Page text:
• Duration of minimum flow (days) - Data is currently available on several gaging stations and
   there is a historical record to 1900. Some descriptions are available from photos, journals, survey
   records, newspapers, and other accounts.

Step 4: Establish                                                  each specific factor identified in Step 3. The
                                                                   current range of variability is considered to be
                                                                   the range of values that occurs during a normal
Current Levels                                                     cycle for the factor or process being analyzed.
                                                                   For most hydrologic variables or processes, this
The next step in the process is to quantify the
                                                                   is approximately 10-15 years. Sources of infor-
current range and status of the primary factors
                                                                   mation, assumptions, and the level of confidence
influencing flow, quality, or timing of water
                                                                   or reliability of the current values should be
identified in Step 3. This is accomplished by
documenting the current range of variability for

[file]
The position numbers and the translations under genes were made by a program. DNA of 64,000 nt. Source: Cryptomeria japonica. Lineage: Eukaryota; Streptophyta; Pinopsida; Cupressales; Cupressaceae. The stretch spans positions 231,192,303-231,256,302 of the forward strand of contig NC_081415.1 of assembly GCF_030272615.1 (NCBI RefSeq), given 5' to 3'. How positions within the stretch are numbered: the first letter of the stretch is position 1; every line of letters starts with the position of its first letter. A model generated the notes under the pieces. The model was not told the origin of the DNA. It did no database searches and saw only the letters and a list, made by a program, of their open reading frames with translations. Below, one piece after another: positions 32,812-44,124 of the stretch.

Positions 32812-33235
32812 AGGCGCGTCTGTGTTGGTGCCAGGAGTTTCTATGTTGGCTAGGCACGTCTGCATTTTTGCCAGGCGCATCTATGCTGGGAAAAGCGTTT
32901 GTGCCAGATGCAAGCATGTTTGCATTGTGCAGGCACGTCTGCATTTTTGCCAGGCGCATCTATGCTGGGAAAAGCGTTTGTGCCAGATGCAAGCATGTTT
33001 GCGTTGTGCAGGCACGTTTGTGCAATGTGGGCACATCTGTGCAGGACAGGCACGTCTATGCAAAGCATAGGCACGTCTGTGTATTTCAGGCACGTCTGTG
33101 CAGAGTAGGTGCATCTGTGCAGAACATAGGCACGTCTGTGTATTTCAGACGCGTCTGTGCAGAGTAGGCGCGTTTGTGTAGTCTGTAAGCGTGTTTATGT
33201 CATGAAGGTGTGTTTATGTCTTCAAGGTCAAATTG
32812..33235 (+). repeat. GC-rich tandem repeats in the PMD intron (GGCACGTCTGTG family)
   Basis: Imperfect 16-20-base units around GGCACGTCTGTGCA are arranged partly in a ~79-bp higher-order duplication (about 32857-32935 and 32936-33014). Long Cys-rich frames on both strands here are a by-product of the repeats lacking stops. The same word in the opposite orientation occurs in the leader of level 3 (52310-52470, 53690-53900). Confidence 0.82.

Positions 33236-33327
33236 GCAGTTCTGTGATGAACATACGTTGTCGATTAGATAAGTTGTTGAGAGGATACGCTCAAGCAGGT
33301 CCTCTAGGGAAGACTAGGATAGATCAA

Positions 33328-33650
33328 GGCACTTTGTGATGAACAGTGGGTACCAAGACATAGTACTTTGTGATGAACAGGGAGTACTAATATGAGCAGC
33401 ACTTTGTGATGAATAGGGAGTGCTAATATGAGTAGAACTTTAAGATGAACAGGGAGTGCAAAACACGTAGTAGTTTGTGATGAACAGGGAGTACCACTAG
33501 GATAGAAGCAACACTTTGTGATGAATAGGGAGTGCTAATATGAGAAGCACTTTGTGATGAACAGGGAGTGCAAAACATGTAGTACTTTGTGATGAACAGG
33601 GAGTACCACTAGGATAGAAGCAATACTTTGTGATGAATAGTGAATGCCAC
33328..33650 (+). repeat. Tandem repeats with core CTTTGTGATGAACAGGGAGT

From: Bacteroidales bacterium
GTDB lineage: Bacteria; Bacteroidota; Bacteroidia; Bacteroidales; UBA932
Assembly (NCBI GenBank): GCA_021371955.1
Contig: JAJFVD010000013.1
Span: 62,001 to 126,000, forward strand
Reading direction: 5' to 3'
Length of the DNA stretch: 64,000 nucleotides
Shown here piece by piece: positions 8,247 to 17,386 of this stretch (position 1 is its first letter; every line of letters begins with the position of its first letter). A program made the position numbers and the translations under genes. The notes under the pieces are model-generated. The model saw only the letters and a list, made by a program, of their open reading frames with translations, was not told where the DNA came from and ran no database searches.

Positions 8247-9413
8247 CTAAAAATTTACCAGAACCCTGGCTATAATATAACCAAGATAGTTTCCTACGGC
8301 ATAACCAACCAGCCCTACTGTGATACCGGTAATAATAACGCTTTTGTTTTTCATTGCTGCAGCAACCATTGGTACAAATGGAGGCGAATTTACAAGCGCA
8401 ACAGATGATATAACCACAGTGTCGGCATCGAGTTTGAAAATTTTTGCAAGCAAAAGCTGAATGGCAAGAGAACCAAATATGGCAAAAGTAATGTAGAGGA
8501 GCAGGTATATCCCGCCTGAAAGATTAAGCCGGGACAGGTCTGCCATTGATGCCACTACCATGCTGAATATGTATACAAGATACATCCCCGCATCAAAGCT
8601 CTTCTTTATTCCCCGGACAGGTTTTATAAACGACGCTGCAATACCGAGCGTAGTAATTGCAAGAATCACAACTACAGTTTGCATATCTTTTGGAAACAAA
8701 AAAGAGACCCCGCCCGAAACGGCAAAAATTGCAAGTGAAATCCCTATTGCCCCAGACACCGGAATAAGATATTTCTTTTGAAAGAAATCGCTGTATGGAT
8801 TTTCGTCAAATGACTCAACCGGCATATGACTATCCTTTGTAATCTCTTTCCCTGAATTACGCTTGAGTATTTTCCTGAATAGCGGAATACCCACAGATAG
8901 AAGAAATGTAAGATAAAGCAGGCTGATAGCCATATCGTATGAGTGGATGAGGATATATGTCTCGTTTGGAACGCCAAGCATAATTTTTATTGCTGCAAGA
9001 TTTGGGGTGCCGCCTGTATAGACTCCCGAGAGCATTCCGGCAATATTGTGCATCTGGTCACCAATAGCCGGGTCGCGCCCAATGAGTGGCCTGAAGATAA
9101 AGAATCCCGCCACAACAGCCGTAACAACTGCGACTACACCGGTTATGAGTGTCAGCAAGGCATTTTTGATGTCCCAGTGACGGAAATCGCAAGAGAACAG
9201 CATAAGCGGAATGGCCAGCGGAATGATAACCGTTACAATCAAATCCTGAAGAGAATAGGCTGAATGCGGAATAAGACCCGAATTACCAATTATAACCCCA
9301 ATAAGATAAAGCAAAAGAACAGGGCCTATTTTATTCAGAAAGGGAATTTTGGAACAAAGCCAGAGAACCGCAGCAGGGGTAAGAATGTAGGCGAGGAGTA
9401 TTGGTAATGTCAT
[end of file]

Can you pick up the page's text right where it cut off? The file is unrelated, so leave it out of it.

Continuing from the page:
RIO HOMINY STEP 4: Establish Current Levels

The numbers in Table H-3 represent a range based on hydrologic conditions over the last 10 years.
Information was taken from historic records and available inventories.

Table H-3. Current range of variability for primary factors.

     Factor                                                        Value                           Reliability*

   Total water yield                                        30,000-35,000 ac-ft                     High
   Peak flow (annual)                                         4,000-5,200 cfs                       High
   Bankfull discharge                                            4,000 cfs                         Moderate
   Bankfull width/depth ratio                                       16                             Moderate
   Average depth                                                   0.3 ft                           High
   Minimum flow (7 day-10 yr)                                     0-5 cfs                           High
   TDS                                                      2,500-3,000 mg/L                        High
   Sediment yield                                         4-6 million tons/year                    Moderate
   Coliform bacteria                                  1,000-10,000 colonies/100 mL                  High
   Nutrients                                                   10-30 mg/L                           High
   Heavy metals                                                 1-5 mg/L                            High
   Time to peak                                                  4 hours                              High